Let’s Just Blame the World’s Problems on Cartography


Today’s Washington Post had a nice little article on dead zones.  It made me go looking for a good map (see above for a bad map on the subject) of dead zones around the world.  I love this very disturbing quote from the article:

“Daniel Conley, a professor at Sweden’s Lund University, noted that it would take up to 60,000 rail cars of liquid oxygen annually to directly re-oxygenate the sea. Lime or aluminum could also be dumped to provoke chemical reactions that would reduce nutrients, but that would be expensive and could have unintended ecological effects.”

Nice.  What strikes me is how good maps can be at communicating the cataclysmic nature of a single dead zone (see my earlier blogpost on the subject of the Gulf of Mexico Dead Zone), yet how bad they are at communicating the global scale and scope of the problem.  I’m afraid red, orange and blue circles simply fail us.  The map above simply does not strike me as a 60,000 rail car bad situation.  And, having circles sized to represent the scale of the dead zones would simply show a bunch of blobs at a global scale.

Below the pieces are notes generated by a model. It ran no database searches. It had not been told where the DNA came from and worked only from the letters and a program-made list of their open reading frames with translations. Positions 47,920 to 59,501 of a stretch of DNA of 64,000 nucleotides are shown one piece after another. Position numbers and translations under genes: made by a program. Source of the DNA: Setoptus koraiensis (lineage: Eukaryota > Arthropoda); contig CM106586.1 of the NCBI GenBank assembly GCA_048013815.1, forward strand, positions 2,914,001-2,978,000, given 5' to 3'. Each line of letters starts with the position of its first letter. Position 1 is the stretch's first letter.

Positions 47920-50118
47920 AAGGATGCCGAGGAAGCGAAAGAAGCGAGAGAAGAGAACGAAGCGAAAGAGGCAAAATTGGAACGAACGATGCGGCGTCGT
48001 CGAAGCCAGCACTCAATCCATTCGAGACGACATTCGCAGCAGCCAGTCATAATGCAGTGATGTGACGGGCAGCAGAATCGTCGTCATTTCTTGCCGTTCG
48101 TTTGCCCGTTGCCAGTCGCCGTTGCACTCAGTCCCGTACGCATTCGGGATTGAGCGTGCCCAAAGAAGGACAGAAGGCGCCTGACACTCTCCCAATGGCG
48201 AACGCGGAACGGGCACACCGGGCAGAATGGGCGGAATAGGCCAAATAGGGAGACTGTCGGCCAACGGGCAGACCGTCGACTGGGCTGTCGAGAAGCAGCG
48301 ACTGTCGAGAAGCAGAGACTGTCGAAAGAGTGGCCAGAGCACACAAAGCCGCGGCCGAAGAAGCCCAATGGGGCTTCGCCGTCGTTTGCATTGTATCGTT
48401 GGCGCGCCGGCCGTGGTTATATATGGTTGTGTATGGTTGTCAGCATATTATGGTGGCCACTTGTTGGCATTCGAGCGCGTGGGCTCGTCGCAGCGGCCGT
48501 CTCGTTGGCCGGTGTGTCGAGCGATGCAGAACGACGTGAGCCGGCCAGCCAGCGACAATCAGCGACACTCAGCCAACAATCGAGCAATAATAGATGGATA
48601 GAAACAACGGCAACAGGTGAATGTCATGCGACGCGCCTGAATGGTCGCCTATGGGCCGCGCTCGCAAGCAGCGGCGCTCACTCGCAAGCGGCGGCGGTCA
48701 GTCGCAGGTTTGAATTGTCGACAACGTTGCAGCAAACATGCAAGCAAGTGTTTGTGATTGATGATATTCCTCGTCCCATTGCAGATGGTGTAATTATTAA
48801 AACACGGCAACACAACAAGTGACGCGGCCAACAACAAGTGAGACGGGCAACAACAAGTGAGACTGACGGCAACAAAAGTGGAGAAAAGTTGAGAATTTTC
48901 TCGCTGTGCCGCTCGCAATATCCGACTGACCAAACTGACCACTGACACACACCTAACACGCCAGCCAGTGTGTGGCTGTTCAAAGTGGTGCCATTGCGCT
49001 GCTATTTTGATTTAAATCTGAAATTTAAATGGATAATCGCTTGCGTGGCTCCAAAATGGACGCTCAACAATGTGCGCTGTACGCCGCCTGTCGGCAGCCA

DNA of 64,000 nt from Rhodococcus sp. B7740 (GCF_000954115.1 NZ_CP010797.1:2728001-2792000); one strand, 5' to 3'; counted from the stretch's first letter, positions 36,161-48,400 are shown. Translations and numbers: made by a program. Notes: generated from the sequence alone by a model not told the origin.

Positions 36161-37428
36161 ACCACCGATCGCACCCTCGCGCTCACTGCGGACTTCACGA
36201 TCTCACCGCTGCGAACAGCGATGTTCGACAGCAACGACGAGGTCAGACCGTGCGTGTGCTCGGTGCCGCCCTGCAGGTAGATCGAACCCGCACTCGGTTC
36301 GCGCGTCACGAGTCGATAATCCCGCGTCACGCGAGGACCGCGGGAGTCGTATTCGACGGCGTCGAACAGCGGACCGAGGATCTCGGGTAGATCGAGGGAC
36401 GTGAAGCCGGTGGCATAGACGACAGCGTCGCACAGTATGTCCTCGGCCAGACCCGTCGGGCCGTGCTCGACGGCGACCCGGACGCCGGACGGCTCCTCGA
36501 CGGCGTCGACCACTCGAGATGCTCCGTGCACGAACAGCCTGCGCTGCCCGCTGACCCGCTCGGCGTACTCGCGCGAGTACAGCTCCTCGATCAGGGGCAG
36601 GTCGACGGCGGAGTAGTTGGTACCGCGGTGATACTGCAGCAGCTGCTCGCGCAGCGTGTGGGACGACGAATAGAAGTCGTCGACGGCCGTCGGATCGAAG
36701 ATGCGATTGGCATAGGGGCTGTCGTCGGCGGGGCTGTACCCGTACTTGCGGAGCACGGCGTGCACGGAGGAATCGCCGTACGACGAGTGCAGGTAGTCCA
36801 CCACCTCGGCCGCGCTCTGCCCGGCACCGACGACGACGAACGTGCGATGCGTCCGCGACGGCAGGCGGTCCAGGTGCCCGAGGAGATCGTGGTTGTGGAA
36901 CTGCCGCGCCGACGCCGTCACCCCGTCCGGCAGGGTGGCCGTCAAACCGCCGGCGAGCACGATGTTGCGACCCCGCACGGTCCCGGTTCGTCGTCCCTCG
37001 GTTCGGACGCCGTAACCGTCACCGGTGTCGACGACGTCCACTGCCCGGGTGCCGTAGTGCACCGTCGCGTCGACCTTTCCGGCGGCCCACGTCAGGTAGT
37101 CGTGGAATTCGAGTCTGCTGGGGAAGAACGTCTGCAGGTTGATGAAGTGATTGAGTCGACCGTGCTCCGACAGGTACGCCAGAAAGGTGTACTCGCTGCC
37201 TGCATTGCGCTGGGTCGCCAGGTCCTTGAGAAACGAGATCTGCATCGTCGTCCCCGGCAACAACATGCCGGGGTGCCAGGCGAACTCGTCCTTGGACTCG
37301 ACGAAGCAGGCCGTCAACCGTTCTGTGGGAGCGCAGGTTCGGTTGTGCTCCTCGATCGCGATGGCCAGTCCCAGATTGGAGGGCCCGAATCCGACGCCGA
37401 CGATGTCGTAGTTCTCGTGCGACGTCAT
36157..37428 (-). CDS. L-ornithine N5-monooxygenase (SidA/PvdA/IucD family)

I’m concerned that emerging global calamities simply cannot be conveyed cartographically, in a single global map.  I am happy to be wrong on this, but I haven’t seen it.  Unless we move to some other way of conveying the geographic extent, adjacency, and severity of such problems, it will be difficult to inspire collective action.